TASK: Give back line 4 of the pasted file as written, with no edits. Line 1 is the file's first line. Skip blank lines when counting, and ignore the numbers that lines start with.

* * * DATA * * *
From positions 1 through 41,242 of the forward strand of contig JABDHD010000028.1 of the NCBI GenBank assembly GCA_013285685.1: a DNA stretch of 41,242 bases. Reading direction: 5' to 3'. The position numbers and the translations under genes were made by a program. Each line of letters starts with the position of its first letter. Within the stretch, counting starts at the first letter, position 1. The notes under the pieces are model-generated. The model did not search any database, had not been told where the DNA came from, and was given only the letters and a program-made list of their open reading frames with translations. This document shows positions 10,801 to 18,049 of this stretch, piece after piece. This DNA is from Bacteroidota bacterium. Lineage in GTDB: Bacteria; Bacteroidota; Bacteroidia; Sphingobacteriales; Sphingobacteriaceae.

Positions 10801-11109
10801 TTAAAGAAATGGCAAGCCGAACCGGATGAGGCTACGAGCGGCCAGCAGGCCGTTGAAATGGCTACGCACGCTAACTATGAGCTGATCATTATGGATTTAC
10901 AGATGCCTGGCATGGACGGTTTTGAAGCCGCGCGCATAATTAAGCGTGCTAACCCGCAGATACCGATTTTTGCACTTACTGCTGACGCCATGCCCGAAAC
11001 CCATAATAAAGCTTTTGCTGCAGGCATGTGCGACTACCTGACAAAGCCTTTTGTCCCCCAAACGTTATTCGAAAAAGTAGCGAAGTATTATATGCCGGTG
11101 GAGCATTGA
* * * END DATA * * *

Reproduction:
10901 AGATGCCTGGCATGGACGGTTTTGAAGCCGCGCGCATAATTAAGCGTGCTAACCCGCAGATACCGATTTTTGCACTTACTGCTGACGCCATGCCCGAAAC